Rosh Hashanah in Israel is one of the most special and meaningful times of the year – Happy new year to those who celebrate! The Jewish New Year is called Rosh Hashanah and usually falls during September or early October. Rosh Hashanah is a two-day holiday which celebrates the start of the new year according to the Jewish calendar. Businesses across Israel will be closed on both days, so bear this in mind if you are in Israel during the period. In 2020, Rosh Hashanah will begin at sundown on September 18 and end at sundown on September 20. In many ways, being in Israel during Rosh Hashanah is like Shabbat where most businesses are closed.
ROSH HASHANAH & Covid 19
Covid-19 has brought with it many safety and health concerns, meaning that synagogues, events, and festivals are either closed or operating under greatly reduced circumstances. Many local synagogues will offer virtual services so you can still hear the shofar blow and usher in a sweet New Year. This time of year is when we focus inward and consider what change and renewal this season may bring, and with such a chaotic year, maybe some time to refocus on what’s most important to us is what we all need.
Being in Israel during Rosh Hashanah
If you are in Israel during the Rosh Hashanah holiday, one of the best ways to experience the holiday is by visiting a synagogue to hear the prayers. Jews attend quite lengthy synagogue services and recite special prayers and liturgical songs written over the centuries. These vary between Jews who have developed different prayers based on where they were living for hundreds of years. The blowing of the shofar (ram’s horn) is an iconic symbol of Rosh Hashanah – 100 (or 101) shofar blasts are sounded in the synagogue to symbolize God’s sovereignty over the world and remind Jews of the giving of the commandments on Mt. Sinai and of Abraham and Isaac’s devotion to God. They arouse people to repentance and to herald the Day of Judgment and the coming of the Messiah. If you aren’t able to attend synagogue, it is special just to hear the sound of the shofar, which can be heard from outside the temple. You may see crowds gathered outside the synagogue, this is a special time to hear the shofar.
Visiting Jerusalem during Rosh Hashanah is a very spiritual and meaningful experience. Join our Jerusalem tours, which depart daily and operate throughout the holidays. Our tours visit the Western Wall and other important religious sites.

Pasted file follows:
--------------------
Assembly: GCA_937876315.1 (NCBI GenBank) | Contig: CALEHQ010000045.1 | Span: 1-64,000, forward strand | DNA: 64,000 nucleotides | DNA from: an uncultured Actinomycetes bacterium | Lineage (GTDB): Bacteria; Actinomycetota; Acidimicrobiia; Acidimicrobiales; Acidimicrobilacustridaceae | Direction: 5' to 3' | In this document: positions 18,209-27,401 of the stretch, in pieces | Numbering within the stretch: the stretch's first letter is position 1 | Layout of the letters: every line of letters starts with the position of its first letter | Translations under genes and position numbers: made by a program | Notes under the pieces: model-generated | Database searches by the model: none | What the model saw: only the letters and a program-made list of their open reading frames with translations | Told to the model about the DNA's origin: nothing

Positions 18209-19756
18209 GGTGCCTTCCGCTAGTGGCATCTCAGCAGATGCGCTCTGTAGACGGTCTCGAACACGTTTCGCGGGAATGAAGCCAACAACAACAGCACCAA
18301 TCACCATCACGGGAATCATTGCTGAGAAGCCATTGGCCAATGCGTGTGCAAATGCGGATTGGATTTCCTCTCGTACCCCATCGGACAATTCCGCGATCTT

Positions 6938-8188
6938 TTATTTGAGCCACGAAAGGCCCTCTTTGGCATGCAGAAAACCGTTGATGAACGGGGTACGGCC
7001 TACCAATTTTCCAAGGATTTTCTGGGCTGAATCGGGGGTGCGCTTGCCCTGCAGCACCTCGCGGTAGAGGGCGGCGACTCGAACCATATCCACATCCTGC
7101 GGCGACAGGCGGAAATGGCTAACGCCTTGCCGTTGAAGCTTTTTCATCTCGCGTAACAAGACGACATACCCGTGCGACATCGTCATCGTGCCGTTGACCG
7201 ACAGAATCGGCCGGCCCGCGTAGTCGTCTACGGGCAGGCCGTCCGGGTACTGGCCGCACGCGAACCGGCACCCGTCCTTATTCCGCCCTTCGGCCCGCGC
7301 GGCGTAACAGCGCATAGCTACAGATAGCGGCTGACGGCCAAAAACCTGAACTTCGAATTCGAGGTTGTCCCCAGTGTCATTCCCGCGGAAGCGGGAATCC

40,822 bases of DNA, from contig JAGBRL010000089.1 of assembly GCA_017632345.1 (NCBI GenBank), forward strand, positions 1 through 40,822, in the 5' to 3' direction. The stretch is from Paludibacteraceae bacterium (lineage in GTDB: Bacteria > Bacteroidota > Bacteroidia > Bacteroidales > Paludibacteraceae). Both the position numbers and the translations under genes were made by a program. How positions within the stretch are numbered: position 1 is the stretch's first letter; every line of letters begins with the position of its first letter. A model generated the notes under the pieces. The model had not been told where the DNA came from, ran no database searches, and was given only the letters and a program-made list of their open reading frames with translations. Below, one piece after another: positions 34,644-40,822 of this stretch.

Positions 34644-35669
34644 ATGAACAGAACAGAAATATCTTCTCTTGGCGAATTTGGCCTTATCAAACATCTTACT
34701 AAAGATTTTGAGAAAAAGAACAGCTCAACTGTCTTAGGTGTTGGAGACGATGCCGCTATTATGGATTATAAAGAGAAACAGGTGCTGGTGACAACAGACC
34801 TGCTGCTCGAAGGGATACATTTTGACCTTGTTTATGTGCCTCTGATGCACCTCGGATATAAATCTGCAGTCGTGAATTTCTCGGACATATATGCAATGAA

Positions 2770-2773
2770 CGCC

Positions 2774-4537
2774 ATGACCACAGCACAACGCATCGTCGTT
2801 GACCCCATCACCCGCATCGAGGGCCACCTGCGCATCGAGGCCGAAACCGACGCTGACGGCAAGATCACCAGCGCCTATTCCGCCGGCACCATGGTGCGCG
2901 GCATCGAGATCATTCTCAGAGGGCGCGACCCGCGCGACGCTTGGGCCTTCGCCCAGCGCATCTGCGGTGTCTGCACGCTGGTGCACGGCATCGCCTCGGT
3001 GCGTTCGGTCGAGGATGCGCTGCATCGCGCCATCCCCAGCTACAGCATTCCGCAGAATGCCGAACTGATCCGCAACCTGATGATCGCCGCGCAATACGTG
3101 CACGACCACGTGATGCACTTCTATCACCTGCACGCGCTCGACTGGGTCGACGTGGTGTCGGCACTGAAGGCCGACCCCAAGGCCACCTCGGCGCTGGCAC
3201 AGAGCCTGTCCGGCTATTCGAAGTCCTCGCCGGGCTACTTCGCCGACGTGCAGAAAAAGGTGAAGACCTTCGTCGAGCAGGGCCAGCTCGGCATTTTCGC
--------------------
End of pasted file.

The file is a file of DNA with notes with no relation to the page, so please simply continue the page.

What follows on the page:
Symbols of Rosh Hashanah in Israel
Other symbols of Rosh Hashanah include apples and honey which are customarily eaten along with other sweet foods to symbolize a sweet new year. During Rosh Hashanah, and just before the holiday begins, you will see round challah (braided sweet bread), often with raisins, inside in many bakeries. The round shape of the bread is symbolic of the circle of life and the yearly cycle. Along with other sweet baked goods, one of the most popular treats for Rosh Hashanah is honey cake, which can also be found in many bakeries. It is also traditional to eat fruit, like pomegranates, that have not yet been eaten during the season. Since they are ripe this time of year, they taste extra sweet and delicious.
Tashlich is a custom carried out on Rosh Hashanah afternoon where Jews to walk to a river, lake, or another flowing body of water, to shake out one’s pockets and symbolically cast one’s sins into the water. If you come to Israel during this period, it is interesting to see religious Jews performing this custom. You can visit many of the beautiful beaches in Israel, where you can practice Tashlich or observe it.
If you want to wish people a happy new year, you can say “Shanah Tovah,” which means “Have a good year” in Hebrew. The period between Rosh Hashanah and Yom Kippur is called “The Ten Days of Repentance,” during which people have the opportunity to atone for their sins. Yom Kippur is a day when Israel grinds to a halt – check out this page for information about being in Israel during Yom Kippur.
Rosh Hashanah Events – 2020 Events Coming Soon!
More Rosh Hashanah Events will be updated when they become available. Check out our events page for other happenings here.